“Help me please”. Very difficult words for those who experience real discomfort in asking for support or help and overcome their difficulties. When the fear of being weak outweighs the desire to succeed.
The request for help and therefore its acceptance are often very complex and tiring to implement. In fact, many people are based on a strong sense of autonomy and independence that leads them to never ask for support and to do everything alone. For many, asking for help is something completely remote and unacceptable. But the reasons behind not asking and accepting help are many.
Getting help: a cultural question
The difficulty in getting help and seeing the request for support and help as a symbol of weakness has a very ancient cultural heritage. It is not difficult to go back to that not too distant imagination of skilled warriors, especially males, had to be strong and courageous and the possibility of needing, of not succeeding, was not accepted and, in any case, was synonymous with little value and little “manhood”. They were used to doing everything independently and being self-sufficient. Today this mentality is widespread, both among men and women, especially in Western society, where strong individualism, the tendency to perfectionism, the dictat of performance and success, often risk leading to a sense of strong independence and need to do everything in total autonomy, alone, to prove that you are worthy, worth and deserve. Demonstrating that you are unable to “hurry” on your own is considered not very functional in achieving the required performance objectives, fearing losing credibility, trust and esteem and therefore reducing the chances of success in work and in life.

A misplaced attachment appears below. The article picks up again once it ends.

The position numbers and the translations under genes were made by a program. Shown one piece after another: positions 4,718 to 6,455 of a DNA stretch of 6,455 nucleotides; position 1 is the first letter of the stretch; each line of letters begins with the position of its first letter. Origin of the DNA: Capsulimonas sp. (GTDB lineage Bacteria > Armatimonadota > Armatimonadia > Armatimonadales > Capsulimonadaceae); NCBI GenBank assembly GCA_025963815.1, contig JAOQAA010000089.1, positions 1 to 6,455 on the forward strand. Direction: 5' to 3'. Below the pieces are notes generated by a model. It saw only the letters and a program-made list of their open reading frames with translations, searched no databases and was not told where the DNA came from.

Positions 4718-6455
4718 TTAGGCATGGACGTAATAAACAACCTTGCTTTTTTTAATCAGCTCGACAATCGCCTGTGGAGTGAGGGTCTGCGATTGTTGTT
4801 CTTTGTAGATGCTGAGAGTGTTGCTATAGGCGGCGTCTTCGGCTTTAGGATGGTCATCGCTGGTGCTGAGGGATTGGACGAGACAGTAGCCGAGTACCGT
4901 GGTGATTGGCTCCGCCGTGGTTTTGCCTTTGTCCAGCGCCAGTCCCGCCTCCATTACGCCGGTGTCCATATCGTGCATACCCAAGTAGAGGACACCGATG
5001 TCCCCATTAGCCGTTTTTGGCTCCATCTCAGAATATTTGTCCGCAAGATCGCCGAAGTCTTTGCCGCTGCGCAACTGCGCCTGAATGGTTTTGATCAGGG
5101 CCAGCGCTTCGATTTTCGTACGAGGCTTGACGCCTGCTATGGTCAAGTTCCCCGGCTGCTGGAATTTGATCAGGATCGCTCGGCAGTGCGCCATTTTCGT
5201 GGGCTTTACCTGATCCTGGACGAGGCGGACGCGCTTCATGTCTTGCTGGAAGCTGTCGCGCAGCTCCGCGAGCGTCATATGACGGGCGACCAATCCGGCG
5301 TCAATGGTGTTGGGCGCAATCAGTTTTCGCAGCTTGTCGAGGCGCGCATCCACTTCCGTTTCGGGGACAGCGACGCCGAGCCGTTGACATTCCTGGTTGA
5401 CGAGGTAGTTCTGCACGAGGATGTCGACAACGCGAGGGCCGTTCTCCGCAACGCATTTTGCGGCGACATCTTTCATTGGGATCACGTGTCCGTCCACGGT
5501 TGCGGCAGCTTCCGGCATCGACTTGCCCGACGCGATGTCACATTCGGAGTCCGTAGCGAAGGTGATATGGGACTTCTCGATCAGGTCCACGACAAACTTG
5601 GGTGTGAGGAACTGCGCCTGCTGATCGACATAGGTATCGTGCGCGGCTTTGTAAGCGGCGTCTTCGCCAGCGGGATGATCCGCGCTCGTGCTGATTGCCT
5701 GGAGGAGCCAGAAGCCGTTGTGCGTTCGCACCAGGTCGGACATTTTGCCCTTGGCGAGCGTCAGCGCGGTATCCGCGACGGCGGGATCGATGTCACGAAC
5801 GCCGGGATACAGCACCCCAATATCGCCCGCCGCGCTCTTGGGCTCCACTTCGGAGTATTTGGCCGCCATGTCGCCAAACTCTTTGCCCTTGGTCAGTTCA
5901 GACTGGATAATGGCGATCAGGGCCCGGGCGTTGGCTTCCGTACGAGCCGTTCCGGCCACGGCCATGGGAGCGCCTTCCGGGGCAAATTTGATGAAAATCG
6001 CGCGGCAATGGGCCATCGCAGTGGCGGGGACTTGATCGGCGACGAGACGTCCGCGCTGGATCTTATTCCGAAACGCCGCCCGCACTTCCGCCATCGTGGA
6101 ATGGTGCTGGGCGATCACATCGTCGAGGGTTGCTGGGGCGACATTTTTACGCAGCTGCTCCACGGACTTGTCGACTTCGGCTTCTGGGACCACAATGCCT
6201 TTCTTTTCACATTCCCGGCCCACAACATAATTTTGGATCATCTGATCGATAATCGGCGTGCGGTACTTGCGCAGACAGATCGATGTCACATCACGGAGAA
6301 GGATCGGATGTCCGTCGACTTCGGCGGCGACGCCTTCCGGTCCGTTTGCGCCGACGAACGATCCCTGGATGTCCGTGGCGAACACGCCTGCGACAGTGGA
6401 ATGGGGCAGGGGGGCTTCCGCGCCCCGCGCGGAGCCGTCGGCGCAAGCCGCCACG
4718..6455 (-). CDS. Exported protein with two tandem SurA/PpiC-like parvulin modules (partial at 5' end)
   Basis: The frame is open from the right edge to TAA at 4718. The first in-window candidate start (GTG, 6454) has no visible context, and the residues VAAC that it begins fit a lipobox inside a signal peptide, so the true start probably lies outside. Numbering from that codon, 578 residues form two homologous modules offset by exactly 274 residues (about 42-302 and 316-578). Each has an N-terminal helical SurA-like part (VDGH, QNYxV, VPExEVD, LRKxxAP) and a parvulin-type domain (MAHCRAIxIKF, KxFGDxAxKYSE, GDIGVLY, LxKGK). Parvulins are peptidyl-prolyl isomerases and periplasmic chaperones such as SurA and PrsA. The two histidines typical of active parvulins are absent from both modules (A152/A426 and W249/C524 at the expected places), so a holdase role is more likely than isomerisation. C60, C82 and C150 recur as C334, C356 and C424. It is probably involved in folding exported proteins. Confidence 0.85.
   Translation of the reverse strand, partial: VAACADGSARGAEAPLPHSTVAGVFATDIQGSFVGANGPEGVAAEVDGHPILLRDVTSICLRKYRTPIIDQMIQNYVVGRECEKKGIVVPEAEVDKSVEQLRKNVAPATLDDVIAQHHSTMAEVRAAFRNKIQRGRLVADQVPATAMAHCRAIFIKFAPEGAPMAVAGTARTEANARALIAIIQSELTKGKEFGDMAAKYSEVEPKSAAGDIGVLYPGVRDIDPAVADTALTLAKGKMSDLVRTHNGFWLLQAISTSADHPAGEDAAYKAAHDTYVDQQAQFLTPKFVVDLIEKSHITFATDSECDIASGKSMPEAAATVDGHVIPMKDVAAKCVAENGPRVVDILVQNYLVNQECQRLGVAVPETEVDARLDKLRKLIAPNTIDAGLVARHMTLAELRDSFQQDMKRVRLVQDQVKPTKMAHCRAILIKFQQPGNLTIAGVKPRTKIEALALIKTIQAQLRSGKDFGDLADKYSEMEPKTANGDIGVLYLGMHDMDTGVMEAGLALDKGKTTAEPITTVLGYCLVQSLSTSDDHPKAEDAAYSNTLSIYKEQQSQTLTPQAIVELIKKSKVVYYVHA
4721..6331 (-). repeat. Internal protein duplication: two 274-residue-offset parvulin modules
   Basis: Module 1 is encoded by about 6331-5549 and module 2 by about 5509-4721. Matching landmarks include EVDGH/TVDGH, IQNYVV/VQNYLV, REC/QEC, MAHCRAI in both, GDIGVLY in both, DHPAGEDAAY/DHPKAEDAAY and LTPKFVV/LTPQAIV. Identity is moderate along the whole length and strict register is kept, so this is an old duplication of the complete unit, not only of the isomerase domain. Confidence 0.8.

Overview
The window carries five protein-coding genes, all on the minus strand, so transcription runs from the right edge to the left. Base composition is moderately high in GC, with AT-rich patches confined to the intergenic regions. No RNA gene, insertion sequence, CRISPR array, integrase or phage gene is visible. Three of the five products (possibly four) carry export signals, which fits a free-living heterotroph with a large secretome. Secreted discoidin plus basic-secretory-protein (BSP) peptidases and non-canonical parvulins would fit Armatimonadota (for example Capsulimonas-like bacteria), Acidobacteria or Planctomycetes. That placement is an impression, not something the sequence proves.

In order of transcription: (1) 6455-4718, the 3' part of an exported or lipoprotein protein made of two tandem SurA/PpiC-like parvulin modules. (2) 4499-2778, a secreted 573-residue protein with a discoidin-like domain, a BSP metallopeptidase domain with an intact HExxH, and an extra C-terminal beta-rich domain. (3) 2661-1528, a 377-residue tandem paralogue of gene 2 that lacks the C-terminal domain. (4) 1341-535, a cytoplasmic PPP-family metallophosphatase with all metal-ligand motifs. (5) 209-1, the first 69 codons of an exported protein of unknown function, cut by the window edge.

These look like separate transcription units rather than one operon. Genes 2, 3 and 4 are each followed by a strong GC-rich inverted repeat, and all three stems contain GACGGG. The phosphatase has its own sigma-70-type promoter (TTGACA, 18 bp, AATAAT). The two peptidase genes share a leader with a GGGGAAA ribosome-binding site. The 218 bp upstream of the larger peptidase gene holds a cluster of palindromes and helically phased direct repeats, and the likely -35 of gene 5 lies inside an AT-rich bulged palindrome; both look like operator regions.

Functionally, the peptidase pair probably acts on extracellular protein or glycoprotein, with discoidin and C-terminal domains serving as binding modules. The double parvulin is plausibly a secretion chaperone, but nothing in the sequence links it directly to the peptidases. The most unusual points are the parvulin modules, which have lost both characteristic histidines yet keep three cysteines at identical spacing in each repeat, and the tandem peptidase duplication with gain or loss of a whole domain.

Getting help: the role of education
Education also plays an important role in the ability to ask for help. Growing up in a family where it is taught that asking for help is not possible, which is a symbol of weakness and incapacity, can in fact convey a sense of inadequacy with respect to the need to get help and therefore the tendency not to do it, to get by alone, until to the extreme of strength. This happens in all those situations in which the family urges autonomy and independence which, however, touches on total, or almost total, inattention to the needs of others. So you no longer have that healthy and necessary education to be autonomous and take on your responsibilities, burdens and honors, but you get to excesses, not even contemplating the possibility of needing, making mistakes or being in difficulty. This type of education generates a strong sense of discomfort in asking for help, thus often leading to not doing it and “silencing” one’s need.
Getting help: shame and pride